A number of Formula 1 drivers have criticised elements of the pre-Miami Grand Prix proceedings that included a driver-by-driver introduction 20 minutes before the start of the race.
American rapper LL Cool J introduced each F1 driver in turn with each driver walking out on the grid in front of the Miami GP fans and swathes of celebrities while a will.i.am-‘conducted’ orchestra performed a song especially released for the Miami GP by will.i.am and Lil Wayne.
The drivers walked out before taking their place for the national anthem with three of the 20 drivers – home hero Logan Sargeant, LL Cool J fan Lewis Hamilton and eventual race winner Max Verstappen – heading to the microphone for a brief word while the others simply walked out and waved.
This new procedure, which won’t be a permanent fixture of F1 grands prix, drew the ire of some drivers who found it distracting and unnecessary despite acknowledging the entertainment value it brought.
“None of the drivers like it but it’s not for us at the end of the day,” Norris said after the Miami GP.
“We do a lot of things, probably the only sport where we’re so close to the fans, we do so much publicity for the fans [but] as drivers we all just want to sit down and focus on what we need to focus on and not do so much TV and everything.
“It’s a business at the end of the day so it’s what we’ve got to do but adding more and more stuff like this, no driver likes it.”
Third-place finisher Fernando Alonso says he’s “not a big fan of those kinds of things just before the race” and wants uniformity in pre-race proceedings across the calendar.
“If we have to do it, I think we need to remove some of the other stuff we are doing like the parade lap or something, because it’s really in the middle of the preparation with engineers and the strategy meeting,” Alonso said.
“And I disagree a little bit… if we do it, we have to do it everywhere because I don’t think that the Miami fans are better than the Italian fans in Imola or in Spain or in Mexico or in Japan.
“I think we need to make every [race has] the same rules, the same show before the race.”
Alfa Romeo driver Valtteri Bottas agreed that it was unnecessary and called it “distracting” right before the race.
“There’s no other sport where the athletes do so much stuff before the start of the race or event,” Bottas remarked.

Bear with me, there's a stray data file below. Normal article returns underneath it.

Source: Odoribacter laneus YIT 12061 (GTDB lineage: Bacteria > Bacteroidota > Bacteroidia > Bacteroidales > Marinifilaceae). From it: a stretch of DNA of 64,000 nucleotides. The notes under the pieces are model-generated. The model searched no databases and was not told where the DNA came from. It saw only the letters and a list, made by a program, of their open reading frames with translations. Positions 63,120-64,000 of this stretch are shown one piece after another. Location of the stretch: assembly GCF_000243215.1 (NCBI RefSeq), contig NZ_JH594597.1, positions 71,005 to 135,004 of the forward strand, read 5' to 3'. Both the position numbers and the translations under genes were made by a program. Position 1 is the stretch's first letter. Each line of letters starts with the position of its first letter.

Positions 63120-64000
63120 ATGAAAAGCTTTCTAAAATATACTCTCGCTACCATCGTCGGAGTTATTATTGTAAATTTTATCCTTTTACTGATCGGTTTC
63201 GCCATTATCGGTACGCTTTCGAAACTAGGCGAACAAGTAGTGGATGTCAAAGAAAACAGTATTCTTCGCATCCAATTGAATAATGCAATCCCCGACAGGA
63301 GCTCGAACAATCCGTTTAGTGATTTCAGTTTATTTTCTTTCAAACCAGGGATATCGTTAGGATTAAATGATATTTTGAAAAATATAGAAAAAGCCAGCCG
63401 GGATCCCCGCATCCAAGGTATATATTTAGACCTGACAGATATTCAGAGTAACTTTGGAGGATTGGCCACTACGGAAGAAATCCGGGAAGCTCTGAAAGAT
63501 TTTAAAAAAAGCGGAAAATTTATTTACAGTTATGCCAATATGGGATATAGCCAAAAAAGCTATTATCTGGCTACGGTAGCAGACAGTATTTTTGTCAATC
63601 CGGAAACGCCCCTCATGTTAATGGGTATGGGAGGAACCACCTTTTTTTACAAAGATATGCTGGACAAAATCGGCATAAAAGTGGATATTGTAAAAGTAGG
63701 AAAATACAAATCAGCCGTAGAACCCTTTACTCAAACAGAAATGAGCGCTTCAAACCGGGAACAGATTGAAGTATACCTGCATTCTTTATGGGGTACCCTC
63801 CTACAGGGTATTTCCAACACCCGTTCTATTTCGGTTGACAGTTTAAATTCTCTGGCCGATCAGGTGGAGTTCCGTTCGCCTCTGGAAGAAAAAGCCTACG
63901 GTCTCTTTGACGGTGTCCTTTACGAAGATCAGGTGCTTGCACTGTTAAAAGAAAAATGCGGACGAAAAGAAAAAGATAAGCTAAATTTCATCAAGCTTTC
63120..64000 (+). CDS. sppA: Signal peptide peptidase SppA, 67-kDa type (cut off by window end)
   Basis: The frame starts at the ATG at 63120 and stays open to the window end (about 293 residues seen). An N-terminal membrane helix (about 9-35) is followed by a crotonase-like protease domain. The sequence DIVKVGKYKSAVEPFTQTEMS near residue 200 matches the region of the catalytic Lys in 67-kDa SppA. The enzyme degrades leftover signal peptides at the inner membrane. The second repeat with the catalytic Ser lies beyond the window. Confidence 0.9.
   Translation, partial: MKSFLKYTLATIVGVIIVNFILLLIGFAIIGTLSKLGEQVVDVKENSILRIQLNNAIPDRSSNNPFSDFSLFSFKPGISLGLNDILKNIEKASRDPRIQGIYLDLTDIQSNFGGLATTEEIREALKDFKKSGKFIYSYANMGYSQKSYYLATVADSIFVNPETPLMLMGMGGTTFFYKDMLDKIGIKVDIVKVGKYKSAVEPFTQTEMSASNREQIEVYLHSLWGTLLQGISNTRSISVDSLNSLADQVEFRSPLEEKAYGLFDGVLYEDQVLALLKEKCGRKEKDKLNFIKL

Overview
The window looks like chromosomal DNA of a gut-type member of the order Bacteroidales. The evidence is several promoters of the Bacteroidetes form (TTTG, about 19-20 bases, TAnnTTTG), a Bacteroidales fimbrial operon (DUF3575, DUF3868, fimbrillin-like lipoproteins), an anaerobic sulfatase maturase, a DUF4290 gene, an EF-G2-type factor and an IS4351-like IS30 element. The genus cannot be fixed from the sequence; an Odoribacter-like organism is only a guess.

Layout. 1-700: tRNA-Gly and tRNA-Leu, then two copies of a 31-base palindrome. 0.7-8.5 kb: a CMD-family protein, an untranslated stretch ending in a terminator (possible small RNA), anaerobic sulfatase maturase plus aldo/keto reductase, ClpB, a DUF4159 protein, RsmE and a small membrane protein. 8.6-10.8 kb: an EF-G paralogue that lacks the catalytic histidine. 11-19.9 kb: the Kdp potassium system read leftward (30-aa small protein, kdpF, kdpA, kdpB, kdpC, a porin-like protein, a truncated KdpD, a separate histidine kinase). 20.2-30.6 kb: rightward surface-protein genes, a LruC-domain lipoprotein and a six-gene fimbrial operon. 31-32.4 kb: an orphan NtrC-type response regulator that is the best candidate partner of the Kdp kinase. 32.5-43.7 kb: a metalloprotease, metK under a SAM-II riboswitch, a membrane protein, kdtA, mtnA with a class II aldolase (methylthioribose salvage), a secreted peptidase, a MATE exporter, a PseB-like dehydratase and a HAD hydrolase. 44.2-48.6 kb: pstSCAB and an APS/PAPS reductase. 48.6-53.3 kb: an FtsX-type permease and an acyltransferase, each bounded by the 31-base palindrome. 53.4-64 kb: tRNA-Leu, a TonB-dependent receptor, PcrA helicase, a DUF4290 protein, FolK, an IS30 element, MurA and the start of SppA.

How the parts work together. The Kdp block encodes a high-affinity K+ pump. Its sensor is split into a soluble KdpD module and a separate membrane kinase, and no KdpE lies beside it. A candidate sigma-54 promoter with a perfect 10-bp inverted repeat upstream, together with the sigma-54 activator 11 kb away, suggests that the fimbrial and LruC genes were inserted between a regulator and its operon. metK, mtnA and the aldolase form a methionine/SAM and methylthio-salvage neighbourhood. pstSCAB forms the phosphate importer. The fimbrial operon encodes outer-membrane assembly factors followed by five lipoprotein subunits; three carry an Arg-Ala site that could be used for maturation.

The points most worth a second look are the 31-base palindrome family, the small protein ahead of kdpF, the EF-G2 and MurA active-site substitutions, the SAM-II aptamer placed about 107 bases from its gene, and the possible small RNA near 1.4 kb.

“There needs to be a limit at some point.”
Grand Prix Drivers’ Association director George Russell was another to suggest athletes from no other sport have to deal with this level of pre-event proceedings.
“We spoke about it as drivers on Friday night, everybody has different personalities, I guess it’s the American way of doing sport,” Russell said.
“Personally probably not for me. That’s just my personal opinion because I’m here to race, I’m not here for the show. I’m here to drive, here to win but I guess we have to roll with it.
“It is distracting because we’re on the grid for half an hour in all our overalls in the sun and I don’t think there’s any other sport in the world that 30 minutes before you go out to do your business that you’re out there in the sun, all the cameras on you and making a bit of a show of it.
“I can appreciate that in the entertainment world, but we only want the best for the sport. We’re open to changes but I guess we wouldn’t want to see it every weekend.”
When asked about his team-mate’s comments, Hamilton laughed off the suggestion the drivers were in the sun too long – “no, I think it was great, I love the sun” – and expressed his support for the driver introductions.
“I think it’s cool that the sport is continuously growing and evolving,” Hamilton said.
“They’re not just doing the same stuff they’ve done in the past. They’re trying new things. They’re trying to improve the show always and I’m in full support of it.
“I mean jeez, I grew up listening to LL Cool J and you’ve got will.i.am, who is an incredible artist.
“You’ve got Serena and Venus [Williams] standing there. I thought it was cool, wasn’t an issue to me.”
Miami GP victor Verstappen didn’t feel it was necessary but accepted the entertainment value it added.
“I think this is just a bit of a personality thing, right?” Verstappen said.
“Some people like to be more in the spotlight, some people don’t.
“I personally don’t so, for me, I think that naturally of course what they did today is not necessary.
“I prefer to just talk to my engineers, walk to my car, put the helmet on and drive. But of course, I understand the entertainment value.
“I just hope we don’t have that every single time because we have a very long season so we don’t need an entry like that every time, but it also depends a bit on the crowds in terms of what you want in terms of entertainment.
“So I think it’s just a personal preference from the drivers – for me personally not.”